Feedback from our readers
I enjoyed the Sept. 21 issue, partly because I have been a great fan of Mr. Bogdanovich’s for many years. He has a brilliant style.
The article about Cybill Shepherd immediately turned me off. In the first paragraph I looked at, she compares herself to Marilyn Monroe. No one should have the nerve to compare herself to Monroe, including Shepherd and Madonna.
New York, N.Y.
Thank you for the informative article on Prince and the Nude tour. I don’t feel he has to tour the U.S. every time he releases an album or a film. The Nude tour is an example of what concerts should really be: a chance to have fun and play music the fans want rather than fulfill an obligation to perform the new album to encourage sales. For me, a good album is its own best commercial, and Graffiti Bridge fits that description just fine.
Susan K. Pitcher
Wild About Lenny
As a longtime fan of Lenny Clarke’s stand-up comedy, I couldn’t be happier with your grade-A review of his CBS sitcom. His comedic talent and great personality make him a natural. I’ve seen and read recent interviews, too, and he’s still down-to-earth and cool! Congrats to you for recognizing the brilliance of this gem.
Mad About Leona
Television movies based on news like the Pan Am jet disaster over Lockerbie and the Leona Helmsley (The Queen of Mean) saga leave me cold. Network executives are misguided if they believe we enjoy viewing these personal tragedies. They cleverly sell these stories under the thin guise of documentary-biographical material for dollars and rating points. With all the talented writers, directors, and producers out there, can’t they produce good, original scripts and screenplays? Must we recycle news events to amuse ourselves?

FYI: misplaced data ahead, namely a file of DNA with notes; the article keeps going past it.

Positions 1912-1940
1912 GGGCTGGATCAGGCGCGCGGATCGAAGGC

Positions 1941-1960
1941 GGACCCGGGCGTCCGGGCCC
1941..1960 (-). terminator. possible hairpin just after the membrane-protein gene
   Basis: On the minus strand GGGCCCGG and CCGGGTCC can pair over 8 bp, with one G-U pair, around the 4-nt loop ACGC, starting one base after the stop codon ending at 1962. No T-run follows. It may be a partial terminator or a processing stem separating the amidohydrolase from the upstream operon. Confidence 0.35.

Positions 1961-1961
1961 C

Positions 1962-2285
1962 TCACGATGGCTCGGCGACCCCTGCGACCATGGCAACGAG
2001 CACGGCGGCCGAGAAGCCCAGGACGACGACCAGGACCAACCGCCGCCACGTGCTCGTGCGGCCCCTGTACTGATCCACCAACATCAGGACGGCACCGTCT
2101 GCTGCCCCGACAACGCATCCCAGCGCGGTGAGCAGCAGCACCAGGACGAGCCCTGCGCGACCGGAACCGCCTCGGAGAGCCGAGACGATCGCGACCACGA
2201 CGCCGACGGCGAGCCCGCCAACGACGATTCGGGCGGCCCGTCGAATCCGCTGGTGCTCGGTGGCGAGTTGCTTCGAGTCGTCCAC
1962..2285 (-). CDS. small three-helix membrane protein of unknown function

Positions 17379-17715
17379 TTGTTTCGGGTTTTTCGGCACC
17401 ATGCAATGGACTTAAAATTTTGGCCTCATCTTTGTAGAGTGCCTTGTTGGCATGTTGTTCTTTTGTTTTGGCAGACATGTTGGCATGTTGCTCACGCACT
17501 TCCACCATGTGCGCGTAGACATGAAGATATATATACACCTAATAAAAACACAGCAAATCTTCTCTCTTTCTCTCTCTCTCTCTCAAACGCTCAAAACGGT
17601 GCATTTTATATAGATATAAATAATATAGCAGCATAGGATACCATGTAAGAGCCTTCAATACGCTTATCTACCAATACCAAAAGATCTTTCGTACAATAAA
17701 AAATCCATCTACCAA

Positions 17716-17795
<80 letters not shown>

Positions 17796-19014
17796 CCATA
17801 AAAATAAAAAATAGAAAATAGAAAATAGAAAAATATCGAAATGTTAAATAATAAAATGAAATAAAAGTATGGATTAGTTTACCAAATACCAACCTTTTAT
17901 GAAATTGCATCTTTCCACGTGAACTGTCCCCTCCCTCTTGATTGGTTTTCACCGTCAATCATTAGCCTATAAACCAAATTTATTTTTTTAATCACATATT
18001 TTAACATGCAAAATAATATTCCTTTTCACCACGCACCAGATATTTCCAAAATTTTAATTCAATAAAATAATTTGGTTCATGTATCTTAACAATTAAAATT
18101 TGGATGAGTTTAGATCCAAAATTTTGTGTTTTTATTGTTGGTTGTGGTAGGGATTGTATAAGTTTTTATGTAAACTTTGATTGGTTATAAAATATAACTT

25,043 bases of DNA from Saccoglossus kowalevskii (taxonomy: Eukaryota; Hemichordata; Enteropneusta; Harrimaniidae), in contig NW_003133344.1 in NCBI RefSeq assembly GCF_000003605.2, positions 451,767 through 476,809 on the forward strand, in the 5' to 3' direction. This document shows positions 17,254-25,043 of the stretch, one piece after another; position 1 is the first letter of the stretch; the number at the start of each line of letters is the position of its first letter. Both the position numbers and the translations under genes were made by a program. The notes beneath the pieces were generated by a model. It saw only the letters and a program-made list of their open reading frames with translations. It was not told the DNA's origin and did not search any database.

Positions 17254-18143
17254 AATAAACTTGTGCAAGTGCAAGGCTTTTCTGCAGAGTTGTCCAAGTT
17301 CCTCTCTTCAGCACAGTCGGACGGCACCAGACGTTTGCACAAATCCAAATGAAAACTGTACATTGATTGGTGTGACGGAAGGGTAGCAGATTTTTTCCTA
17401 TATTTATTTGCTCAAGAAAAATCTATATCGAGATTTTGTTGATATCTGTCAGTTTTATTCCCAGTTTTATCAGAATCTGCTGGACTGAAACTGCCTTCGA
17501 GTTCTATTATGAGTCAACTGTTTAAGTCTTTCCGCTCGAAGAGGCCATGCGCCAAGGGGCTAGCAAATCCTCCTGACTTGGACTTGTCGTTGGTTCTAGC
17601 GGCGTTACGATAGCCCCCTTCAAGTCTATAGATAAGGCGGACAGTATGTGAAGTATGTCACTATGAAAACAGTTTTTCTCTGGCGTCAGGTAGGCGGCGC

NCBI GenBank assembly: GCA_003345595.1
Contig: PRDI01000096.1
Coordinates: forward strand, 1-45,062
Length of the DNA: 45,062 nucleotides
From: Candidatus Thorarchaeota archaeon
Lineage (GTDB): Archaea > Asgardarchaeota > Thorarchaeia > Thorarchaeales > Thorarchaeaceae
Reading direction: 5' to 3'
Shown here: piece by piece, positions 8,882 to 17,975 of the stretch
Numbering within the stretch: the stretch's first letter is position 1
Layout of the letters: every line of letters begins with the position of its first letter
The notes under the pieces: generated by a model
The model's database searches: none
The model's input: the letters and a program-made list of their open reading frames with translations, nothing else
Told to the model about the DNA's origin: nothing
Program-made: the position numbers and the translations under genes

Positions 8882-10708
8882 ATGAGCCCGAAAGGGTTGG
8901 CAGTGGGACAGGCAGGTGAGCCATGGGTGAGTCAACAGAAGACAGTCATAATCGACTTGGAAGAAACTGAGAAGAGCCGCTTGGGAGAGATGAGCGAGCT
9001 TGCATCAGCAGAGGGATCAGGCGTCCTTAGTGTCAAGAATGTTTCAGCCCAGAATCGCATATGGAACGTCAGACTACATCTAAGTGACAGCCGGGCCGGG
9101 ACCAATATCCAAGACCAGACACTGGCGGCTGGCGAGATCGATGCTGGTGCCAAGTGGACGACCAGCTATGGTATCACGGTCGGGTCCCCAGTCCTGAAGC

C. A. Funaro
In the review of The Trials of Rosie O’Neill, Ken Tucker used the words ”glowering” and ”yelling” to describe Tyne Daly’s acting style. He also suggested that compared with Cagney & Lacey, The Trials of Rosie O’Neill is better off without Ms. Daly, who left to ”glower and yell” at Broadway audiences in Gypsy. I guess the names Tony and Emmy mean nothing to Mr. Tucker.
Paula M. Dennis
New York, N.Y.
Homage to the King
Josh Rubin’s review of Stephen King’s Four Past Midnight deserves a flunking grade. Not only does Rubin whine about the wonderfully imaginative first story in the book, ”The Langoliers,” he actually spoils ”The Library Policeman,” which I had just begun reading. Perhaps the 763 pages gave your reviewer eye strain. His critique is way off base. Long live the King!